Chapter nine puts an interesting light on the problem of disability and categorisation in sport. Going from the essential question of what is disability, the authors reveal ‘social’ and ‘medical’ models of understanding disability as inadequate, and go along with the International Classification of Functioning, Disability and Health (ICF) or ‘bio-psycho-social’ model, which recognises that disability ‘cannot be simply equated with impairment, as disability is more than a medically conceived health issue’. (p. 154) Then, through detailed analysis of two paralympians, Oscar Pistorius and Markus Rehm, they confront congenital and acquired disabilities, as well as the value of technology used and the decision-making process of IAAF and IPC of whether they should be allowed to compete in ‘standard’ competitions. In such decisions, ‘simple reduction of complex questions to scientific or biomechanical answers’ (p. 166) is not enough, because they require a multidisciplinary approach, and normative discussions on fairness and the value of technology in sport.
In the final chapter, the authors alerts about and argue against the re-inscription of the concept of ‘human race’ which is ‘covertly hidden’ in the recent discussions about the genetic basis of sports performance.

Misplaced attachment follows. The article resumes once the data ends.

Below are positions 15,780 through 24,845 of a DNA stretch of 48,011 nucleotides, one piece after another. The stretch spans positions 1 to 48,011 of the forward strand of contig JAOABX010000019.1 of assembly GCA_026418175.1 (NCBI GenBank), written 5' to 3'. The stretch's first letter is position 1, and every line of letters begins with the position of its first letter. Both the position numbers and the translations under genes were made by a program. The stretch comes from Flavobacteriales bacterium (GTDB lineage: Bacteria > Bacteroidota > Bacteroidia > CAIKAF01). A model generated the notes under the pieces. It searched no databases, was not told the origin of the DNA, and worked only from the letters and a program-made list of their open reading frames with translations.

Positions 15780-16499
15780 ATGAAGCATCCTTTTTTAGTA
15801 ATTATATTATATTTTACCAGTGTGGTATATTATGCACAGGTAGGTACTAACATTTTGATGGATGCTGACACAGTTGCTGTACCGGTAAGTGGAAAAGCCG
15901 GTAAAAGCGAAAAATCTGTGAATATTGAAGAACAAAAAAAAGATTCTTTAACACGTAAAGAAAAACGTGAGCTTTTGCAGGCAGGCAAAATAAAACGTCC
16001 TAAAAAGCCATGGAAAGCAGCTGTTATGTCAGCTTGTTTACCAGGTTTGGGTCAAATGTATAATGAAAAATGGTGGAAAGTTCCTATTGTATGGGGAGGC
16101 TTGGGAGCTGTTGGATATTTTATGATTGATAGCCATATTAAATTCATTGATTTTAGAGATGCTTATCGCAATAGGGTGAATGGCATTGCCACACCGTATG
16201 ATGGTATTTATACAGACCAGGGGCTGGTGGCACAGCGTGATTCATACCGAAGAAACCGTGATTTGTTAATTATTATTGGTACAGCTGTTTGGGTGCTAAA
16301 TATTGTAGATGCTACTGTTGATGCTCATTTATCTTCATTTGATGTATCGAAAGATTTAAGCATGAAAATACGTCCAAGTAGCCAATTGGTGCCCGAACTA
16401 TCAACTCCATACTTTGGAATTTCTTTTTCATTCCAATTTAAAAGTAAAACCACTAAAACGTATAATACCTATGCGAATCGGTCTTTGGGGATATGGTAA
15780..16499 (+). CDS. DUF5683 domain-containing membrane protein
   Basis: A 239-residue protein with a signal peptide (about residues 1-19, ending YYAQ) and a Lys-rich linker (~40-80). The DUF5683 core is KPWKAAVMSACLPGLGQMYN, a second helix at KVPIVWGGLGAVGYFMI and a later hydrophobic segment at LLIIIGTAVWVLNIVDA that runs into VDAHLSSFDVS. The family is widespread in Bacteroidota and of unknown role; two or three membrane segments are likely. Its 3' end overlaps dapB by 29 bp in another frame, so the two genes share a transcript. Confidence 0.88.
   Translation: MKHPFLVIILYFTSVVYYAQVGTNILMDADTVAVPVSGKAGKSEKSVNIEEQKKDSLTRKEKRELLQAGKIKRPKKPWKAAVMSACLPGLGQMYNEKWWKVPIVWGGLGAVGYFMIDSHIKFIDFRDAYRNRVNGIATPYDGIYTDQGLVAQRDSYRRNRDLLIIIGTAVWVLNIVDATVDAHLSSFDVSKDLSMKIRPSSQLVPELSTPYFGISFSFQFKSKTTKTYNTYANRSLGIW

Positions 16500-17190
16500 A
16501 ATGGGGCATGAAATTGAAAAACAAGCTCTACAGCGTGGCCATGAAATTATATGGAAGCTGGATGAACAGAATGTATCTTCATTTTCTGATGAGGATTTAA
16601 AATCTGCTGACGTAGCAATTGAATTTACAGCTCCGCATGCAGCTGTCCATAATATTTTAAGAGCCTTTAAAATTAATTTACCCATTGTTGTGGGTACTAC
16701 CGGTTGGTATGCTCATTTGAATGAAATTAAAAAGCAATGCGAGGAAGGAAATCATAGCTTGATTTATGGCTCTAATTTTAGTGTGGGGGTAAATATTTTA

At the very end of the book, authors include a glossary with explanations for the most important specialised terms used in the book. This is very helpful, even necessary addition for bringing the book to a larger audience that doesn’t necessarily know and understand medicine and natural sciences terminology, or was educated in this area. Also, bioethics by itself attracts a wide range of scholars and other interested parties to deal with the problems in interdisciplinary settings, so it is crucial that they understand and use the terms precisely and properly.
Camporesi and McNamee successfully show how empirical and natural sciences should go along with humanities and social sciences in the research and considerations of sports related topics.